NYC Summer Youth Employment Program
- Aims to increase employment and earnings for youth
- Provides 7 weeks of paid summer employment
Strength of evidence
Evidence level: Promising (Third-highest tier)
Promising (Third-highest tier)
NYC Summer Youth Employment Program is not yet in any of the major clearinghouses, but has demonstrated positive results in an independent, high-quality evaluation conducted by the Quarterly Journal of Economics
High school-aged children
$2,200 per participant
Outcomes and impact
- Increased employment by 71 percentage points during the year of participation and 1 percentage point the following year
- Increased earnings by $876 in the year of participating
- Earnings decreased by $100 on average 3 years after participation, no significant impact in earnings after 3 years
- Nearly 10 percent reduction in incarceration and 18 percent reduction in mortality relative to control group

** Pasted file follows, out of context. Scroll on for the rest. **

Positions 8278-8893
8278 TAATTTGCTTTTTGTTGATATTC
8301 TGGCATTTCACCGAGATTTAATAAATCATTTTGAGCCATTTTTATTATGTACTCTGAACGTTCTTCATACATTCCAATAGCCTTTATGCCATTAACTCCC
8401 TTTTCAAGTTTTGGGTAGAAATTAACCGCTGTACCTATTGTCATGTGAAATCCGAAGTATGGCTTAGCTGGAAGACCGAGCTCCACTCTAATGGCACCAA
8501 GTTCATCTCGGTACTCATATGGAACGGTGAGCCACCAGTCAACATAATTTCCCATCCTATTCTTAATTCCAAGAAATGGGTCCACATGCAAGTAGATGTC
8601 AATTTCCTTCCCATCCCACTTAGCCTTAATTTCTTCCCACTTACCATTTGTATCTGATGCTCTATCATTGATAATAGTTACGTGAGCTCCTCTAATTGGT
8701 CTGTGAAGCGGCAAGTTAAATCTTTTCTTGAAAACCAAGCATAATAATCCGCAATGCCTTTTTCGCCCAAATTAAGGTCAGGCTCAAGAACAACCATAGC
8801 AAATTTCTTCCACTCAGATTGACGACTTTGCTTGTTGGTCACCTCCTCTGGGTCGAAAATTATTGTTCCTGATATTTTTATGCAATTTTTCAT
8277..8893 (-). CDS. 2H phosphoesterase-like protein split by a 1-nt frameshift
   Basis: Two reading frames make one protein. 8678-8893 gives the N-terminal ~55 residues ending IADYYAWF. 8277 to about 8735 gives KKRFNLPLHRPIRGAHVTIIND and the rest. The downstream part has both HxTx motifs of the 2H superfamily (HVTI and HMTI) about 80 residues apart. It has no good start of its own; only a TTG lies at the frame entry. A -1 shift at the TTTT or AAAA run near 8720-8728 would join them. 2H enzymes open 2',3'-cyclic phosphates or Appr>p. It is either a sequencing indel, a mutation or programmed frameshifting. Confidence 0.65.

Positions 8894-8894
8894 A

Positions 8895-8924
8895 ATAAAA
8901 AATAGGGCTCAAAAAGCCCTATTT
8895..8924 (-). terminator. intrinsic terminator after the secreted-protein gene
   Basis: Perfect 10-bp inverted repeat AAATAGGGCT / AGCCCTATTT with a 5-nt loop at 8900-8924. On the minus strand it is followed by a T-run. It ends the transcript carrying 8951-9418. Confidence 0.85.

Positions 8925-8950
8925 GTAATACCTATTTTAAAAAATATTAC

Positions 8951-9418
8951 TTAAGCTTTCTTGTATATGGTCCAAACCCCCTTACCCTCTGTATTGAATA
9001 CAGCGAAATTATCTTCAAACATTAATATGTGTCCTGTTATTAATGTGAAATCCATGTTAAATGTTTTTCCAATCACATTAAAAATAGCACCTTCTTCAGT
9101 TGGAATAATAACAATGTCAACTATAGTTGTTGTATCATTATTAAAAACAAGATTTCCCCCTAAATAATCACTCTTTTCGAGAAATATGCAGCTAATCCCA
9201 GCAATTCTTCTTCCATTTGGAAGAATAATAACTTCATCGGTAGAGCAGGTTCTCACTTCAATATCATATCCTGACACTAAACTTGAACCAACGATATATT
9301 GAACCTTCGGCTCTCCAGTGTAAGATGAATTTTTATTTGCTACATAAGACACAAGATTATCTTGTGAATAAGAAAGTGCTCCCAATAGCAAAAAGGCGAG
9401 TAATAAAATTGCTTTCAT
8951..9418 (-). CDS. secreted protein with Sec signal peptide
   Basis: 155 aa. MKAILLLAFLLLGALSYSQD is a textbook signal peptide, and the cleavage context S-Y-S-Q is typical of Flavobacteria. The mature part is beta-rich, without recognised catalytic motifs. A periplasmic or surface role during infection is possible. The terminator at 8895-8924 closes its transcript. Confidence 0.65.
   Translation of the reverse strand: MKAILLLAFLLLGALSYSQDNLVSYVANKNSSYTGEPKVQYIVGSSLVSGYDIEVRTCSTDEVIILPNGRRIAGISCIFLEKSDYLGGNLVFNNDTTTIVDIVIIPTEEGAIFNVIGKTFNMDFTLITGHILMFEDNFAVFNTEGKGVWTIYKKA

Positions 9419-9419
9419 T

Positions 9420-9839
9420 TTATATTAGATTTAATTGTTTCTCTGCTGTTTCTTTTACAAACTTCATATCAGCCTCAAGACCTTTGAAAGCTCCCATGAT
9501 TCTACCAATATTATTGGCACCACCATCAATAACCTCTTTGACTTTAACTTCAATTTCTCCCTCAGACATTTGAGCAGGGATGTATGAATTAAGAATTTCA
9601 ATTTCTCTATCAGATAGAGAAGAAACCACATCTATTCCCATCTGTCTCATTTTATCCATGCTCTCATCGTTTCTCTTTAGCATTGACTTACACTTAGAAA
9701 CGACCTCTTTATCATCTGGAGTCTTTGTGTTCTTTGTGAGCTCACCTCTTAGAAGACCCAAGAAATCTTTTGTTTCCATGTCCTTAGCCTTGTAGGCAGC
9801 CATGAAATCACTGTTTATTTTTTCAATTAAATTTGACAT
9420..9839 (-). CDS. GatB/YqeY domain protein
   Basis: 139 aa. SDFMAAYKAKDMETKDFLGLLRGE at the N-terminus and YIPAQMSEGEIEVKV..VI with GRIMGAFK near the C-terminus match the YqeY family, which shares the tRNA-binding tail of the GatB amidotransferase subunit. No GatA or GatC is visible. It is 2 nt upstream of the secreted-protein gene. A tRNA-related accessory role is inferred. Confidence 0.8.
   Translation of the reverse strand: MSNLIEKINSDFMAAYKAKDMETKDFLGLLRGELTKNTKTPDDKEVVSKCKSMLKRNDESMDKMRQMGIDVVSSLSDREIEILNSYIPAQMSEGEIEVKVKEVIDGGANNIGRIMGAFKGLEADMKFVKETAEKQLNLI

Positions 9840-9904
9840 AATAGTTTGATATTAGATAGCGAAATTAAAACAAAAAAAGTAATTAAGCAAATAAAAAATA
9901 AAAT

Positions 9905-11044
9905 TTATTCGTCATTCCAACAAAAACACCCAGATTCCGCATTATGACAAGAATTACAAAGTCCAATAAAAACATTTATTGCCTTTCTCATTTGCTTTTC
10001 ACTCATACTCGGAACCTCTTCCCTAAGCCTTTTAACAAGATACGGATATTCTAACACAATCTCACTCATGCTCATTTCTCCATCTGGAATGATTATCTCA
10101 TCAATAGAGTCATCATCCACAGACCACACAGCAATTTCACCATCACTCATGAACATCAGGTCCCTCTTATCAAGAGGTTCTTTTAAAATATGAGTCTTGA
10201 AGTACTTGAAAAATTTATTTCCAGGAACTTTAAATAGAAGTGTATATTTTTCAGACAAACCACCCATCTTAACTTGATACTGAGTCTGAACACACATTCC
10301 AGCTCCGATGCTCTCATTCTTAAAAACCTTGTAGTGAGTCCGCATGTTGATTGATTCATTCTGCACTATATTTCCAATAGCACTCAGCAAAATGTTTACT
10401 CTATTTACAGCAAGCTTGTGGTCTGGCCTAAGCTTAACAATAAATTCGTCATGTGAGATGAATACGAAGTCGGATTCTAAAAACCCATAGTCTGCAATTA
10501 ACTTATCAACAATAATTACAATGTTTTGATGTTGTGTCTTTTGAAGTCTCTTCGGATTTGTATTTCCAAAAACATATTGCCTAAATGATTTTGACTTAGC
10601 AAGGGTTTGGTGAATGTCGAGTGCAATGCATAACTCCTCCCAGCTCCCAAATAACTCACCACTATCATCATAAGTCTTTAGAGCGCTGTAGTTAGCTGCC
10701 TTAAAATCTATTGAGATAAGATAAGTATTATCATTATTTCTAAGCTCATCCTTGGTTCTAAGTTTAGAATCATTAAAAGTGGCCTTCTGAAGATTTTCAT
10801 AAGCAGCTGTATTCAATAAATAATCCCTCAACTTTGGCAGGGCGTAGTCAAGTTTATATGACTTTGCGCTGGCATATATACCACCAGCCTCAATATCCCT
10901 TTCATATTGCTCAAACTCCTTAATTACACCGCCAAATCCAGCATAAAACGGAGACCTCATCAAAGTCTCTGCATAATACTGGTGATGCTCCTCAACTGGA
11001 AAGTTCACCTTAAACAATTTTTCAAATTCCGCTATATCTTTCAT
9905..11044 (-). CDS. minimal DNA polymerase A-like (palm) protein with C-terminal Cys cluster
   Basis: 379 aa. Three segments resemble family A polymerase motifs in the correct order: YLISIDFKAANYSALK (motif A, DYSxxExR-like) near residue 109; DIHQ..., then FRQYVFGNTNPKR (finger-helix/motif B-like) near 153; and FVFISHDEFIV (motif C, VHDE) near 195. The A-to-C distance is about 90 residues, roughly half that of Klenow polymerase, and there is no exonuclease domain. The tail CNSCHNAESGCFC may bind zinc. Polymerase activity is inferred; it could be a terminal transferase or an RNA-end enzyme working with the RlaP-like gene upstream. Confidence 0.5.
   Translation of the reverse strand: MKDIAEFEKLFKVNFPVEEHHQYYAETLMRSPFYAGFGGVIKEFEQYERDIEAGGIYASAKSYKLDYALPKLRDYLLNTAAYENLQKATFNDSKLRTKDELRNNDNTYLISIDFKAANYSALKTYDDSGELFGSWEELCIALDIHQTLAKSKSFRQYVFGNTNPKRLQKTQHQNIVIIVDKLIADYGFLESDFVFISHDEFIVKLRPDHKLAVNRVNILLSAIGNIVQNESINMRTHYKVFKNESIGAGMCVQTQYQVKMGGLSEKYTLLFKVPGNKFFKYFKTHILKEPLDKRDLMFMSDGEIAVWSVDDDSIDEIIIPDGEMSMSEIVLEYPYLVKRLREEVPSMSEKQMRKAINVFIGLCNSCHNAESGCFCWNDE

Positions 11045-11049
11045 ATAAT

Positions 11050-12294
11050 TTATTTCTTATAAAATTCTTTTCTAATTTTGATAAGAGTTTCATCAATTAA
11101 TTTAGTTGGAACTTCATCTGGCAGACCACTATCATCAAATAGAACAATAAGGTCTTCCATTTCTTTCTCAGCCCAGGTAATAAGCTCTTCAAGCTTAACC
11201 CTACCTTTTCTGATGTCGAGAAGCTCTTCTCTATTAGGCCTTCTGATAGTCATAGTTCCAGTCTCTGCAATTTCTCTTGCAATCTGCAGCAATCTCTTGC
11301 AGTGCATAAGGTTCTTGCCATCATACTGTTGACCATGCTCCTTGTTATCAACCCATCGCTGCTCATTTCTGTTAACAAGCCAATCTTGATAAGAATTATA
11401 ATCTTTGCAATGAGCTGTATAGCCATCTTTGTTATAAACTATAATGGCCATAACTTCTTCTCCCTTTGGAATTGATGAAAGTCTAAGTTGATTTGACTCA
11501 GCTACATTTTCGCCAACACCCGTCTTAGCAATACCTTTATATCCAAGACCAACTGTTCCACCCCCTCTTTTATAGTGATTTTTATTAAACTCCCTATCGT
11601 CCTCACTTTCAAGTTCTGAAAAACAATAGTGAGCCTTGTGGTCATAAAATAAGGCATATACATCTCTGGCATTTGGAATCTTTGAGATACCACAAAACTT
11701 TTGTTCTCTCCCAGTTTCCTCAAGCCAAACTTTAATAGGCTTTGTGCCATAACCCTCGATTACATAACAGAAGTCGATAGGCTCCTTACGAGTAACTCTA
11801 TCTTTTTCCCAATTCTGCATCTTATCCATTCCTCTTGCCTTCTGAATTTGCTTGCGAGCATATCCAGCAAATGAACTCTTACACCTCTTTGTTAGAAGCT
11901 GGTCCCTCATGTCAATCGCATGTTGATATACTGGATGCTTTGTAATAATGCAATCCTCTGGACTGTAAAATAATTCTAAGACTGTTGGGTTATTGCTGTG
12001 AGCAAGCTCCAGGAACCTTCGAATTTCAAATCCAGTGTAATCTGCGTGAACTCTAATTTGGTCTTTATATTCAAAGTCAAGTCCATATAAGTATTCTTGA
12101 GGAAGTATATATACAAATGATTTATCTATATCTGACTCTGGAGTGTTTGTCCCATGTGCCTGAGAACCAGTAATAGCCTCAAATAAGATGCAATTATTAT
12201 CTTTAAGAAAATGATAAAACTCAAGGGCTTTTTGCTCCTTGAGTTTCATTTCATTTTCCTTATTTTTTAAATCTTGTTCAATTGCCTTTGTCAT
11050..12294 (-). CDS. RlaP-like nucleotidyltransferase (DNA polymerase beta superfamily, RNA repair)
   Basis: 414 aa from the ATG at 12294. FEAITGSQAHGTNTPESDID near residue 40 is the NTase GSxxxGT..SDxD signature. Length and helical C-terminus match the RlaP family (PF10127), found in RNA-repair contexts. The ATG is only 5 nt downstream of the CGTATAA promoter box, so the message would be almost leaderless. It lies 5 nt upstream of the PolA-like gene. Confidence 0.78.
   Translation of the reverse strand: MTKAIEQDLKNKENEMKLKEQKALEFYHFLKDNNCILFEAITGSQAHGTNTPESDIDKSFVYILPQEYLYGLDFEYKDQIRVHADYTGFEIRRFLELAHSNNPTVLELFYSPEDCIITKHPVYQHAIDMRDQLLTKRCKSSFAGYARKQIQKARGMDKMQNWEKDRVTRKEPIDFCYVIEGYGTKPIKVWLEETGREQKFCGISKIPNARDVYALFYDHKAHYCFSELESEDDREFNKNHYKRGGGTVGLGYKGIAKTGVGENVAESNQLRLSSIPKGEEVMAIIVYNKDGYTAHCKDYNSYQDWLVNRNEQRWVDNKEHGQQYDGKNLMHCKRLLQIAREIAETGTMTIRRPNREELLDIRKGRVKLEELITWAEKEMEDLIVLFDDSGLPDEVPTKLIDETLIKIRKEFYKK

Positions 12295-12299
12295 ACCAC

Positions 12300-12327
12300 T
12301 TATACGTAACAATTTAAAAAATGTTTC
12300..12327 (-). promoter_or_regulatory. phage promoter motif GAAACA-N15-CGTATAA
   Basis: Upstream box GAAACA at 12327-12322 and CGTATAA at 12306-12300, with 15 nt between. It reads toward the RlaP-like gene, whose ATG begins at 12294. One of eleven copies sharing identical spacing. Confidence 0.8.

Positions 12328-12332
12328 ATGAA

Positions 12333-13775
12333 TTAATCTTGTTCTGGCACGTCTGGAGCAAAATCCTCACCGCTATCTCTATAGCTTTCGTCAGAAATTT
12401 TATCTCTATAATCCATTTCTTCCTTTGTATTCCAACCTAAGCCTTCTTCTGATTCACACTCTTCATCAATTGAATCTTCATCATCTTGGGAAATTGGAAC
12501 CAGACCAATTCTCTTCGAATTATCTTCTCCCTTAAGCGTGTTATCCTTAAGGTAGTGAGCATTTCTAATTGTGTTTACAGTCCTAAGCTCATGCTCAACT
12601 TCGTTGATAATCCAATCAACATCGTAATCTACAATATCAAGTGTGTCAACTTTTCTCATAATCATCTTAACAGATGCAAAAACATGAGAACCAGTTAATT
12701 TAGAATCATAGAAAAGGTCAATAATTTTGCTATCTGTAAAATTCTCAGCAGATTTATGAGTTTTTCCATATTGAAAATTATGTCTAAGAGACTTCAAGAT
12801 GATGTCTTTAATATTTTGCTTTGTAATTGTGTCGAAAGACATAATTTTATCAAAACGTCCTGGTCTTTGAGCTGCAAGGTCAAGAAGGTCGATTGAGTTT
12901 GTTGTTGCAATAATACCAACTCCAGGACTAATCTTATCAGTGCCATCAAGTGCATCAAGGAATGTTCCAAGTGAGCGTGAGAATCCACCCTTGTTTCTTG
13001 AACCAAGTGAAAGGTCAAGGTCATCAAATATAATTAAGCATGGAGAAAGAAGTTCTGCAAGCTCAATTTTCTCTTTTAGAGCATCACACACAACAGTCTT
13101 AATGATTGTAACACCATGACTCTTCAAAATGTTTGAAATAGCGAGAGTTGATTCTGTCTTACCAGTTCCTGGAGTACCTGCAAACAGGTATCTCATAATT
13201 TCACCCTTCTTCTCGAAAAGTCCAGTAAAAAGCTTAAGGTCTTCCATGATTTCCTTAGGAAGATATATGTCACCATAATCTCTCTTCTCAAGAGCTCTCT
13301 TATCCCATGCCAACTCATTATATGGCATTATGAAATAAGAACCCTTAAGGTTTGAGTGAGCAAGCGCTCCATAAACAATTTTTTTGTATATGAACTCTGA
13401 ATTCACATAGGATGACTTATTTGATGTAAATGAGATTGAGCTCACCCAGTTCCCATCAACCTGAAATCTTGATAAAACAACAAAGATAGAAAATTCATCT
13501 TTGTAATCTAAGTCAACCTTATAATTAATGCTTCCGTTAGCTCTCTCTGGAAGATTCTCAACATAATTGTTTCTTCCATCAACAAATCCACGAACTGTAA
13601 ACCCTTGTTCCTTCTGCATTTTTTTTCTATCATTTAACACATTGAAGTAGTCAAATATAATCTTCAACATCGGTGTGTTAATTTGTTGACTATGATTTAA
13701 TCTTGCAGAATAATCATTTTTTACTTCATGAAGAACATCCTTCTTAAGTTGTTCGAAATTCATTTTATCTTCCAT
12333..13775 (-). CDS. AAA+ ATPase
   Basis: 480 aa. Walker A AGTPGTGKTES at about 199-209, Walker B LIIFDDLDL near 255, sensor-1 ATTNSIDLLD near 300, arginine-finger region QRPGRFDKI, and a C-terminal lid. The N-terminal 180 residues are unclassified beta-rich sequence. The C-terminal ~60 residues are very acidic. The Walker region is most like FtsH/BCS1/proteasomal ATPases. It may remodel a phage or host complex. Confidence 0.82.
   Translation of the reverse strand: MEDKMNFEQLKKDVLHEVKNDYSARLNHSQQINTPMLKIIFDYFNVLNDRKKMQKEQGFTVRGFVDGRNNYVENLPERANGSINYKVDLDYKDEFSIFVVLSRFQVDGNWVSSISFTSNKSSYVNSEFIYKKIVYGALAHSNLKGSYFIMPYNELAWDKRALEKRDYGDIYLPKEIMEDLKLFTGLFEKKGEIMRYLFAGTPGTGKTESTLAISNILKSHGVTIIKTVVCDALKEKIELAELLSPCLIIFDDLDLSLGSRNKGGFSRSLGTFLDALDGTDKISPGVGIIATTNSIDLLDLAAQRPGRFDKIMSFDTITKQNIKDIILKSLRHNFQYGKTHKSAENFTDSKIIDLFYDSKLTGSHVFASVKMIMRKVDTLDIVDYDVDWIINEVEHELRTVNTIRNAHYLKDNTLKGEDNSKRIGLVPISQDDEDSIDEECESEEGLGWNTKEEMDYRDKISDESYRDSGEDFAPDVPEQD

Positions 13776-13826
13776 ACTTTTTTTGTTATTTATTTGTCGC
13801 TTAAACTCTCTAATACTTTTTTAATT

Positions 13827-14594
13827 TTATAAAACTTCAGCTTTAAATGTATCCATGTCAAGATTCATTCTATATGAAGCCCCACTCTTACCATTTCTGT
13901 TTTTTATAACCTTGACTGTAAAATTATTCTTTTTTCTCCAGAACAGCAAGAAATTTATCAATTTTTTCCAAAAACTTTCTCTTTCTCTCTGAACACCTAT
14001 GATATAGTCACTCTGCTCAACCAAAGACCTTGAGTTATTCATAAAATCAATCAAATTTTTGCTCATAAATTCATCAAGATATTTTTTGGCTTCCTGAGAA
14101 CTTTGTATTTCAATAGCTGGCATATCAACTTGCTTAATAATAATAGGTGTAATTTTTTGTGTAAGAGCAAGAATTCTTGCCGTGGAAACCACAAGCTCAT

Keys to successful implementation
- Partner with city agencies and community-based organizations that regularly engage with potential participants, such as the department of education, public housing authority, and others, both to recruit participants and to administer necessary training.
- Seek employer partners across the non-profit, private, and public sectors to maximize opportunities of interest for students of different backgrounds.
- Offer specialized employment services for youth that may have different needs to engage in workforce readiness training, such as those who have been justice-involved, in foster care, or homeless.
- In tandem with partner providers, administer pre-employment training focusing on program goals and expectations; teamwork and conflict resolution; workplace health, safety, and labor laws; and other work readiness topics (values, life goals, wellness, financial literacy, etc.). This will help promote a scaffolded experience for students.
- After initial implementation, consider developing a year-round program for at-risk youth that ties school-year learning to job experiences.
- Segment participants by age group and readiness for the workforce: younger youth (14-15) and older youth (16-24).
- Create an advanced section of the program for older, experienced youth to closely engage with the business community and participate in professional internships.
- Tie funding targets to local minimum wage and enrollment goals to ensure job placements are fully funded.